You begin the game by choosing one of five classes; Barbarian, Demon Hunter, Witch Doctor, Monk, or Wizard. Each has its own specialty, with classes like the Barbarian excelling at melee combat and witch doctors utilizing pets to gain the upper hand. Regardless of your choice, Diablo 3 excels in letting you customize your character as you see fit. Each character will eventually unlock a move to complete their hotbar, but have the ability to join a "rune" to that specific attack for the payoff effect. You can customize a tank to have certain attacks boost his health or a two-hander DPS can have each critical hits do bonus damage. This level of customization ensures that when you run into an identical class on a server, you will have different play styles to match your preference, and opens up hybrid classes like a melee mage or ranged barbarian.
The most satisfying aspect of Diablo is equipping your character with loot, and there is plenty to go around in this title. Uncommon drops are plentiful, and rare drops usually accompany the defeat of a much tougher adversary. The best part is that your loot is your own, so you do not have to worry about any stranger taking your rare drops. There are always new pieces that are better than your current equipment, and the multiple gem slots and materials can assist in crafting an optimal set for the tougher difficulties.
Enemies start off simple enough, but soon become much more menacing. The standard trash mobs range from lowly peons, to heavy hitting brutes, to ranged casters. Boss battles will occur at the end of most dungeons, and while a few vary, the most strategy you can use is "stay out of the bad stuff" and "run when that big move comes". Random elite mobs will also block your path, and their abilities fluctuate per your difficulty. These range from single power Normal mode elites like Jailers that can root you in place, to Nightmare mode dual power elites like arcane nightmares that can drop lasers and fear you into additional mobs. These can prove especially challenging on the latter difficulties, bordering that line between legitimate and incredibly annoying as fights occasionally evolve into a game of tag just to survive. Though death is easily rectified, that repair bill can add up...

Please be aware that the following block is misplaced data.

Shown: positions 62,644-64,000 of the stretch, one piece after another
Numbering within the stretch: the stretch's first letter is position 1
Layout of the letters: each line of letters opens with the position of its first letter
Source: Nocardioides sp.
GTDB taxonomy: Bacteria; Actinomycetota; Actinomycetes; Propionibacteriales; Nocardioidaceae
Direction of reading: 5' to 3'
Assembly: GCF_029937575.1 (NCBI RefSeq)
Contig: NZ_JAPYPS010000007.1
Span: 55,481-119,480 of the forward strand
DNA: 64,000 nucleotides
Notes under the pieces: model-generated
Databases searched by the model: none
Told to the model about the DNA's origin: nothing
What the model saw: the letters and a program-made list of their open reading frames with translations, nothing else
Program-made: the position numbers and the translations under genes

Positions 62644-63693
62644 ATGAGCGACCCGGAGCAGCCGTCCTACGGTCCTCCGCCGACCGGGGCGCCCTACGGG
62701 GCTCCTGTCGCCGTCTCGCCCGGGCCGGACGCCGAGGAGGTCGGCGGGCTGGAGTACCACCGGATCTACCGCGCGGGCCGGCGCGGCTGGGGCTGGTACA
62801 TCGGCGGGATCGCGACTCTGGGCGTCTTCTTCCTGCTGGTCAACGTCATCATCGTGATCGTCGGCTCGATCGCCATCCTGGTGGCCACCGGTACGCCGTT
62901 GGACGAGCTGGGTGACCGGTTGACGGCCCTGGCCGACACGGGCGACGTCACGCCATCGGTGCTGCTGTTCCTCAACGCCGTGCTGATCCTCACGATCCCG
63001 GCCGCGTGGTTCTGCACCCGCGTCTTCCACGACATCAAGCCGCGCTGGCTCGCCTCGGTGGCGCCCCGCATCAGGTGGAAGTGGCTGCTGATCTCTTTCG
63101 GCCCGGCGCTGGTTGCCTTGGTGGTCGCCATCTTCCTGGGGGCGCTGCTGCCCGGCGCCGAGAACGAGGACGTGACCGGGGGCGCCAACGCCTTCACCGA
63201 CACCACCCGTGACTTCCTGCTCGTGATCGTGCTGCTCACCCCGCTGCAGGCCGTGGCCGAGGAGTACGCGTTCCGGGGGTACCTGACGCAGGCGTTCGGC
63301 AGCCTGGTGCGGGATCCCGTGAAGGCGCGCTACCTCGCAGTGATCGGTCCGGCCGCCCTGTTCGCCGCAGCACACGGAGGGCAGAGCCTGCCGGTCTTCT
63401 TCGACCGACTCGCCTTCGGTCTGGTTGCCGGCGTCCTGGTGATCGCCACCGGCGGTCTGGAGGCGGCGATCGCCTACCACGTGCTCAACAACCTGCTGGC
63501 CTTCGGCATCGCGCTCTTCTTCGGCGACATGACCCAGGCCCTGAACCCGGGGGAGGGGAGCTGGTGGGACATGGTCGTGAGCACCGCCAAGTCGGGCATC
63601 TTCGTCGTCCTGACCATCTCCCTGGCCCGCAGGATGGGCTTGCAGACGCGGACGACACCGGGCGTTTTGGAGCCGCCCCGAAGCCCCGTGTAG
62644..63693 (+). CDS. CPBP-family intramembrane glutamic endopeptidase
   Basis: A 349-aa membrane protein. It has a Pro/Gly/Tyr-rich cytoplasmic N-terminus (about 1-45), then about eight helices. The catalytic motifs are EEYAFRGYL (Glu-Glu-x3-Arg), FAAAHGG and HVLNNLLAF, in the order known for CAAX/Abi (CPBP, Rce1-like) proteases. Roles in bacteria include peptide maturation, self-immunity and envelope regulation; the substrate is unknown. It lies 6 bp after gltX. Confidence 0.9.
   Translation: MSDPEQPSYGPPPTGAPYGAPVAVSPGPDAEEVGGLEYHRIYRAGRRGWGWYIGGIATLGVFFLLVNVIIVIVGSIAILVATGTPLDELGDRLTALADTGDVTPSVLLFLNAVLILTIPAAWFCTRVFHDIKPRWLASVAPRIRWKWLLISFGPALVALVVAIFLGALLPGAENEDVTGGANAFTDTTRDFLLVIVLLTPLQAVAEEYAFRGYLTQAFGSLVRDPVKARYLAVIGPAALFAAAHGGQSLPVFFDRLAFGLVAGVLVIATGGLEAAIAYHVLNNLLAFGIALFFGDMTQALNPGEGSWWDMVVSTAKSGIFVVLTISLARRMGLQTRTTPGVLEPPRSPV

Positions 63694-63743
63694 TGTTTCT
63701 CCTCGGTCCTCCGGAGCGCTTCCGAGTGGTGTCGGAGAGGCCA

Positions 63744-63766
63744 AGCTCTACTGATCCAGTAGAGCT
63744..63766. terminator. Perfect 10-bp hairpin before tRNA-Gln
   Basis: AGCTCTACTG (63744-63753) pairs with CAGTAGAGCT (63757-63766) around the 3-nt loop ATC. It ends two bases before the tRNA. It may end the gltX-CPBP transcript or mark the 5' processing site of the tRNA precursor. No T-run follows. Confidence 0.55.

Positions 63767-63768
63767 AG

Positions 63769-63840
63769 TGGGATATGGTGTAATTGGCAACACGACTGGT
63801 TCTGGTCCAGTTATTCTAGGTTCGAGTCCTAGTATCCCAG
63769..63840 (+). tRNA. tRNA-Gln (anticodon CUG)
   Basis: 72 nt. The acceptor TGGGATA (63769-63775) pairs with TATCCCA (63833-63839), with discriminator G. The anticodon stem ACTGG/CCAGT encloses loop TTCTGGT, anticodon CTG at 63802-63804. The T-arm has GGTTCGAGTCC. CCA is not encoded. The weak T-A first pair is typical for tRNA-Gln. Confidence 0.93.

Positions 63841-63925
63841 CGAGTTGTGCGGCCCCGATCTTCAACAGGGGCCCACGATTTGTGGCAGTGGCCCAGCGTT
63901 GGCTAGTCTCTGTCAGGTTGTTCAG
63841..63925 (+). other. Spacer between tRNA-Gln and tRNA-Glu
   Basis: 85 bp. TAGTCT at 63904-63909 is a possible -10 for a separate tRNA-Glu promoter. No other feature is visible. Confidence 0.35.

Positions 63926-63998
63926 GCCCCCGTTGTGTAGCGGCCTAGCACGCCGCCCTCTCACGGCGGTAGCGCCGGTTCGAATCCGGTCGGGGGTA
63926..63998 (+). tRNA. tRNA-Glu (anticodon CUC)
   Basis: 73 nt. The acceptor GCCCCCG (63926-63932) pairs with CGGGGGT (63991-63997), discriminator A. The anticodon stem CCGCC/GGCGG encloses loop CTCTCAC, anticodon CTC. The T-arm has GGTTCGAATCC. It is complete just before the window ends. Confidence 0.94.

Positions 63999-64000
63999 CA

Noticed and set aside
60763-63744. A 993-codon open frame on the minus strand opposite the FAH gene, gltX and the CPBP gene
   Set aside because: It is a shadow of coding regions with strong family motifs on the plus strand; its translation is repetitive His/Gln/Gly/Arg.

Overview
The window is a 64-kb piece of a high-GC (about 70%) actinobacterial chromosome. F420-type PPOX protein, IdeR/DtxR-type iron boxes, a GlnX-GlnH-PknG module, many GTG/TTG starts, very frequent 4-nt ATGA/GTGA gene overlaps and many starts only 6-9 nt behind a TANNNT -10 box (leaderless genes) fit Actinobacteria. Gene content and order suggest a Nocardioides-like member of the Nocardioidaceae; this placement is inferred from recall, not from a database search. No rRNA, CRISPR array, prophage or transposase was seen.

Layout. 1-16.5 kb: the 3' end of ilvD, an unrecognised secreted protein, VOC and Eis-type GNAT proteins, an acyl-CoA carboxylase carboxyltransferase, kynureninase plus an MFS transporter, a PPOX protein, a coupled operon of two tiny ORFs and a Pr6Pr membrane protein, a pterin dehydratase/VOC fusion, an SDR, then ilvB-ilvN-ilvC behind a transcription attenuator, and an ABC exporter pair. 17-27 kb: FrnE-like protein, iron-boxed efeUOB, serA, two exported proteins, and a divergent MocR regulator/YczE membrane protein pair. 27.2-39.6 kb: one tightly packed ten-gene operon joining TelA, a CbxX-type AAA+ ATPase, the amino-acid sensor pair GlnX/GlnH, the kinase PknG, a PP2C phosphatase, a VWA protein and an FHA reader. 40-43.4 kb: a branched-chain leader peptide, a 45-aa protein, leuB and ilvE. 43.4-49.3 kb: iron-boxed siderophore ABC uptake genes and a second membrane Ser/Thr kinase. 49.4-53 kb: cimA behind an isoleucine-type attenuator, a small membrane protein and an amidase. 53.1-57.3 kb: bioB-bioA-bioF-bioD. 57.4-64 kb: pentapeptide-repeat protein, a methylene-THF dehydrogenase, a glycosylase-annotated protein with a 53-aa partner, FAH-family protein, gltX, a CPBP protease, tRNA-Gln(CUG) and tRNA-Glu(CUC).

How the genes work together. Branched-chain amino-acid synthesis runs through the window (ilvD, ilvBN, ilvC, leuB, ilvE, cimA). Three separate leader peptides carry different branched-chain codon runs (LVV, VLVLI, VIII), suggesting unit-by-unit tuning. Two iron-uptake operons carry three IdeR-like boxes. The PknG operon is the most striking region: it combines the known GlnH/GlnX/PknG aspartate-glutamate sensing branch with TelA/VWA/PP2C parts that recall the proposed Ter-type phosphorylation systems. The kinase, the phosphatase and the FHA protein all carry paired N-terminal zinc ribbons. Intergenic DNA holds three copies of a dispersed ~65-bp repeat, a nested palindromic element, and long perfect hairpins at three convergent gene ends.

Friends with Benefits
While taking the solo path is enjoyable, the multiplayer for the game is the best way to play. With every hero that joins your group, the minions of hell grow stronger. With a group of four, the boss fights and elites require a bit of coordination, and makes their defeat even more satisfying. However, when you have a big group the wide radius of spells and explosions can make deciphering friend from foe difficult. There are a total of four difficulties that you will want to bring some friends along for as the friendly AI lacks any real impact, even if they are fully equipped in rare items.
Diablo 3 features plenty of difficulties to keep you coming back for more. After completing the game on normal you can replay the game through three other difficulties; Nightmare, Hell, and Inferno. In these difficulties, enemies hit harder, and the random elites you encounter have more than one power to halt your progress. The tougher the difficulty, the bigger the payout; as the higher tier items will only drop in these difficulties. Despite what you may initially think, you can technically progress by yourself through all three of these difficulties.
Diablo 3 sticks close to its roots in terms of gameplay, but holds up well enough. The simple combat and varying difficulties ensure that both casuals and hardcore crowd have plenty to explore. While it would have been nice to have seen some of the promised features like a player vs player arena and mystic artisan crafting, their addition in a later patch can only improve the content offered. With minimal server lag after the rocky first week, Diablo 3 is an addictive and entertaining experience that offers twelve more years of hack and slash goodness.